Mo Farah, roared home by a cacophony of ear-splitting noise that almost matched his double London Olympics triumph, led another “Super Saturday” for Britain as memories were reignited in a party atmosphere at the Anniversary Games.
On that memorable previous Saturday, Farah, Jessica Ennis-Hill and Greg Rutherford won track and field gold for the hosts in the Olympic Stadium.
A year to the day from the opening ceremony that heralded a hugely successful Olympics for the host nation, Farah breezed to a facile 3,000m victory which primed him for a tilt at the 5,000m and 10,000m double at the world championships in Moscow next month.
Christine Ohuruogo, in the 400m, and Katerina Johnson-Thompson in the long jump, added eagerly received victories to complete a British treble on the second day of the Diamond League meeting.
Like sprinting great Usain Bolt, who anchored his Jamaican team to victory in the 4x100m relay on Saturday following his individual win on Friday night, Farah has become one of the sport’s showmen.
His infectious smile, talent and crowd-pleasing “Mobot” celebration help to dispel some of the dark clouds hanging over the sport following recent doping revelations surrounding some of track and field’s biggest names.
“I wanted to make them [fans] proud. I’m in great shape, so it’s going well for Moscow,” Farah said.
The 30-year-old, who delivered his now-trademark scorching last lap en route to a personal best 7 minutes and 36.85 seconds, was one of a number of gold medalists to again show their liking for the Olympic Stadium.
Hurdles queen Sally Pearson finally found the race rhythm she had been searching for during an injury-interrupted campaign when she set a season’s best of 12.65 to ease home in the 100m hurdles ahead of Britain’s Tiffany Porter.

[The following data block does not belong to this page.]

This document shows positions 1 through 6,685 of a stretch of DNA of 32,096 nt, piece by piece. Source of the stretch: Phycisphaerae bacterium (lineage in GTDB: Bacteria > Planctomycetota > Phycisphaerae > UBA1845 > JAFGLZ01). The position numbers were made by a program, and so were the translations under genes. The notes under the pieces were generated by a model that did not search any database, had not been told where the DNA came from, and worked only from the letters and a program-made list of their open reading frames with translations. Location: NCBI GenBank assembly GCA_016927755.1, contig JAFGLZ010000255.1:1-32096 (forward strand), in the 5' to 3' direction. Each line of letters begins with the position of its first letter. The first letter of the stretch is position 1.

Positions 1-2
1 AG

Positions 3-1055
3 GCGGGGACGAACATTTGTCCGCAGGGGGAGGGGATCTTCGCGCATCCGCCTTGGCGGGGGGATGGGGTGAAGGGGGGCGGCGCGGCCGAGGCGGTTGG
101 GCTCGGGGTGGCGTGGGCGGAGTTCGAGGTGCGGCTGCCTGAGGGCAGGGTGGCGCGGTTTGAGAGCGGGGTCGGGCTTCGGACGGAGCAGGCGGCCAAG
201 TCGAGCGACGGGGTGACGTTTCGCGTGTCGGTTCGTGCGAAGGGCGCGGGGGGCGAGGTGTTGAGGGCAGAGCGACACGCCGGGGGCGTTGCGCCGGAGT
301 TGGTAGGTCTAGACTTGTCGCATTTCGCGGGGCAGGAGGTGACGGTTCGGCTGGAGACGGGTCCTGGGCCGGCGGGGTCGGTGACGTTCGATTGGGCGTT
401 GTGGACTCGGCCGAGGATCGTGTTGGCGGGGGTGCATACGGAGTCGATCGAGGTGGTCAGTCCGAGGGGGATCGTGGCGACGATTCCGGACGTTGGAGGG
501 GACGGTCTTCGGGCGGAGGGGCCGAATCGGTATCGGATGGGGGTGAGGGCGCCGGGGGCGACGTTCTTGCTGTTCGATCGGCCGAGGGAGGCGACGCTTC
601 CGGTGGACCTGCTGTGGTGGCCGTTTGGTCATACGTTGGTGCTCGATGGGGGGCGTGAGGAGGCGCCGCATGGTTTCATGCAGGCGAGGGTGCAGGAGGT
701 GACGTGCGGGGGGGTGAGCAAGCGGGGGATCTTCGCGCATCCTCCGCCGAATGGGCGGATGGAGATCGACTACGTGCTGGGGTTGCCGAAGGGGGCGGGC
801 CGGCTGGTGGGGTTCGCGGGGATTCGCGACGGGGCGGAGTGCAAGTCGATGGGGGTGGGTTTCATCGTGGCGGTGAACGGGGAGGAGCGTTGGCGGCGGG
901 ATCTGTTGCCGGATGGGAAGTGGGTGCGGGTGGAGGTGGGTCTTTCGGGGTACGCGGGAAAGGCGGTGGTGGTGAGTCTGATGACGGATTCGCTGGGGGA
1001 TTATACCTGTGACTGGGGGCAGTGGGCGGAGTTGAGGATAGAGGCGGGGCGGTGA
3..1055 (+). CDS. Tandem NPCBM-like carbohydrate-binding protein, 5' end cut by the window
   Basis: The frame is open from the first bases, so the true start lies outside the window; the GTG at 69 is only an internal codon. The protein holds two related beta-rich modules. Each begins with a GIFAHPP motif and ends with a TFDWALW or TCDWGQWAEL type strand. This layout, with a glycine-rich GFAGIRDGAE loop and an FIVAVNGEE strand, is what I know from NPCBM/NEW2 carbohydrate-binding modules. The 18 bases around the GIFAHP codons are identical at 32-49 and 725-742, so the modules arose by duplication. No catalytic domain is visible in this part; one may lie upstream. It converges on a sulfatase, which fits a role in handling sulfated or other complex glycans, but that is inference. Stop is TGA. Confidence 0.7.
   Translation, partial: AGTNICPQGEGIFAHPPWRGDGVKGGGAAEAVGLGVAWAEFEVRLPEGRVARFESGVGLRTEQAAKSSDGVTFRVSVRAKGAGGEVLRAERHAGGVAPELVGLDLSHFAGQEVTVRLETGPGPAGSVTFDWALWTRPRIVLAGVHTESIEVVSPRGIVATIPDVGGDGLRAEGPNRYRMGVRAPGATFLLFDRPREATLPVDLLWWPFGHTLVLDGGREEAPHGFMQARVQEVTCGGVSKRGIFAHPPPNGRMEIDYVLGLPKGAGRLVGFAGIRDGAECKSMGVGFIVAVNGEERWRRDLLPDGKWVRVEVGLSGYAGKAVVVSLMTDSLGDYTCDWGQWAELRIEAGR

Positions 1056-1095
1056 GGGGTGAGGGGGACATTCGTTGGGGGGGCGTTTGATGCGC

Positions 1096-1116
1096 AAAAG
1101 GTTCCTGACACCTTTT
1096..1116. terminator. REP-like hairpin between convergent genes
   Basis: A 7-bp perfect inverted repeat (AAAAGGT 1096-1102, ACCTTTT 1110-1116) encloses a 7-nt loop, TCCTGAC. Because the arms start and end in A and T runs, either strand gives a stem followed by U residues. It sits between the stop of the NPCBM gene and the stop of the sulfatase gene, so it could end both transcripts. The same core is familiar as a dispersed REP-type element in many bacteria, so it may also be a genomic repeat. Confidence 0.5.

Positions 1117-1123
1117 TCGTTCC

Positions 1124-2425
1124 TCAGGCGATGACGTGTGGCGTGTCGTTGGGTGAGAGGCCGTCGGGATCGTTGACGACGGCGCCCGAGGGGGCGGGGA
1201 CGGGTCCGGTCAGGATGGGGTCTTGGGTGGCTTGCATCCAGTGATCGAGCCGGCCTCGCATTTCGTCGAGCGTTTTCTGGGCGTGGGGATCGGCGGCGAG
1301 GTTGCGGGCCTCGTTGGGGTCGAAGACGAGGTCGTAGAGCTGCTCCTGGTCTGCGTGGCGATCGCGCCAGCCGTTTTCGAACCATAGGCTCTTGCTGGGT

Australian Pearson had been struggling to finish off races after been dogged by hamstring injuries, but powered out of the blocks and was never headed.
“I’m Olympic and world champion, and I’m still showing up and getting defeated, but here I am today, being patient and awaiting for my turn, and it came out my way,” a relieved Pearson said.
The US’ Allyson Felix, who finally bagged Olympic gold last year after twice taking silver, had to work in the second half of the 200m to come home in 22.41, ahead of compatriot Shalonda Solomon.
“Such a special place, so many memories,” said the smooth-striding Felix, who will seek a fourth world title over the half-lap in Moscow.
A huge roar was afforded to Frenchman Renaud Lavillenie when he went over 6.02m for a world leading best in the pole vault. Emboldened, the confident Olympic champion then made three audacious attempts at a world record height of 6.16m, but his hopes of usurping the great Sergei Bubka will have to wait for another day.
New Zealand shot-putter Valerie Adams, beaten by Nadzeya Ostapchuk in the Olympics, but upgraded to gold after the Belarussian tested positive for a banned anabolic steroid, increased her season’s best to 20.90m and a fourth successive world title surely beckons.
Other Games heroes fell short.
Shelly-Anne Fraser-Pryce set a world leading 10.77 in the 100m heats, but paid for a slow start in the final as she was easily upstaged by Blessing Okagbare.
The Nigerian sprinter continued her fine Diamond League season by setting an African record of 10.79 to head to Moscow as a leading medal hope. Fraser-Pryce had to be content with fourth, while world champion Carmelita Jeter pulled out of the final after suffering a hamstring twinge.